Randy Culpepper, UTEP: Culpepper averaged 17.9 points last season, and that was with Caracter getting his share of touches. Now that the big man has departed, expect the explosive 6-foot guard to up those numbers. He made nine threes in two separate games last season, exploding for 45 points against East Carolina.
Mickey McConnell and Matthew Dellavedova, Saint Mary's: Skilled big man (and legendary quote machine) Omar Samhan may be gone, but the Gaels will be in good hands with this talented backcourt. The last national memory of McConnell was his banked-in three that helped subdue Villanova in the second round of the NCAA tournament in Providence. The method was unusual, but the outcome was expected for McConnell, who shot a blistering 51 percent from the arc last year. He's complemented by the heady and confident Dellavedova, who also is a fine shooter and ball handler.
D.J. Cooper, Ohio: You may have seen the diminutive freshman spearheading the Bobcats' mauling of Georgetown in the first round of the NCAAs, but that performance wasn't an outlier. The 5-11 (yeah, right!) point guard averaged 13.5 points, 5.4 rebounds and 5.9 assists last season and now will have the backcourt spotlight to himself after leading scorer Armon Bassett stayed in the NBA draft. With coach John Groce's Ohio State (and, by proxy, Butler) lineage, keep an eye on the mojo for these 'Cats.
Kawhi Leonard, San Diego State: As a freshman, Leonard was a rebounding savant, finishing in the nation's top 60 in rebounding rate at both ends. He just missed a double-double for the season, finishing with 9.9 rebounds per game in just 31 minutes a night. San Diego State returns most of a team that made the NCAAs last season and once again should be a dangerous threat in the Mountain West.
Kwamain Mitchell, Saint Louis: The Billikens are poised to be a threat in the A-10 and Mitchell is their main man, having scored in 15 points per game last season for a slow-ball team that only averaged 63. Saint Louis was really young last season, but played much better after Aussie Cody Ellis became eligible. The combo of Mitchell and rising junior forward Willie Reed gives the Billikens real hope of getting to the NCAAs.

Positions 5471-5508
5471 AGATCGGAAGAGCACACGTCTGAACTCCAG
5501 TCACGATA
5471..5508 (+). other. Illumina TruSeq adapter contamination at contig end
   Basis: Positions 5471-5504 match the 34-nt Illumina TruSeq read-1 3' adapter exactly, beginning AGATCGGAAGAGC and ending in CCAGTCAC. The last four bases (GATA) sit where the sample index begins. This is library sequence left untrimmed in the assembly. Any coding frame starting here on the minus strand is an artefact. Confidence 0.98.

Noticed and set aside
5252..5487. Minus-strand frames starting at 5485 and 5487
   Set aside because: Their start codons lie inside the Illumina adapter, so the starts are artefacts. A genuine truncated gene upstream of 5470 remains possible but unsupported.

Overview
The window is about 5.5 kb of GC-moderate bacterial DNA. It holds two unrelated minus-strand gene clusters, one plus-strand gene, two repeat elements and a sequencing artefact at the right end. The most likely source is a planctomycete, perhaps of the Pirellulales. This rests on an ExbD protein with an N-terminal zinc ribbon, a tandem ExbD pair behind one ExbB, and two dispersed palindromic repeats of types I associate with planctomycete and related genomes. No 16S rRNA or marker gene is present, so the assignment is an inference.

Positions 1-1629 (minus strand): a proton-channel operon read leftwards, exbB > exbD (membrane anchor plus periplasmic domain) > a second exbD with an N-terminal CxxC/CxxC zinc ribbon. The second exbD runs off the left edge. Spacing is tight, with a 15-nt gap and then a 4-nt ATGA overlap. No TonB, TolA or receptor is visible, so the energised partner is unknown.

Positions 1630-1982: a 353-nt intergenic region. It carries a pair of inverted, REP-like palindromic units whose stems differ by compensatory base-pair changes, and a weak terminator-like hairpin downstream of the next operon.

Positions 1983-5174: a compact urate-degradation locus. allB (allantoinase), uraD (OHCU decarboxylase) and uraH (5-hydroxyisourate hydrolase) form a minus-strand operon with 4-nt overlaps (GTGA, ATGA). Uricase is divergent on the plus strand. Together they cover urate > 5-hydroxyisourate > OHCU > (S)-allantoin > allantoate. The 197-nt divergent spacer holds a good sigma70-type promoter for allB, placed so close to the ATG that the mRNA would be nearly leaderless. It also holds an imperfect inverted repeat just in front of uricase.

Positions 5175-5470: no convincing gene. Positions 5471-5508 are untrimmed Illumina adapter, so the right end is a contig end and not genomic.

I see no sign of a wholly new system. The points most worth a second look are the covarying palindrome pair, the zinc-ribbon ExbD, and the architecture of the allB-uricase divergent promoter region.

Charles Jenkins, Hofstra: The Pride were really young last season and relied heavily on the scoring prowess of the league Player of the Year, who averaged 20.6 points from the guard position (while also chipping in with 4.5 rebounds and 3.9 assists). With the big outflow of talent in the Colonial, including Old Dominion's Gerald Lee, VCU's Larry Sanders and Northeastern's Matt Janning, Hofstra may be poised to make a strong move under new coach Mo Cassara (who took over after Tim Welsh resigned following a DUI).
Quinn McDowell, William & Mary: The Tribe were one of the feel-good stories of last season, narrowly missing an NCAA berth and then playing a wildly entertaining NIT affair at North Carolina behind Tony Shaver's patient, three-for-all attack. While departed senior David Schneider led the Tribe in scoring, McDowell probably was the team's most talented player. The Tribe suffered heavy graduation losses, but McDowell, who will be expected to improve upon his 13.9 points per game, is a nice piece around which to layer a good freshman class.
Kyle Weems and Adam Leonard, Missouri State: With the graduation of much of Northern Iowa's core, the Valley once again should be up for grabs, and Cuonzo Martin's Bears return a potent one-two scoring punch that combined for 175 made threes last season. Missouri State should benefit from a positive 2010 postseason run which culminated with the CollegeInsider.com Tournament title. If the Bears can tighten up their perimeter defense, they could be poised for a strong Valley push.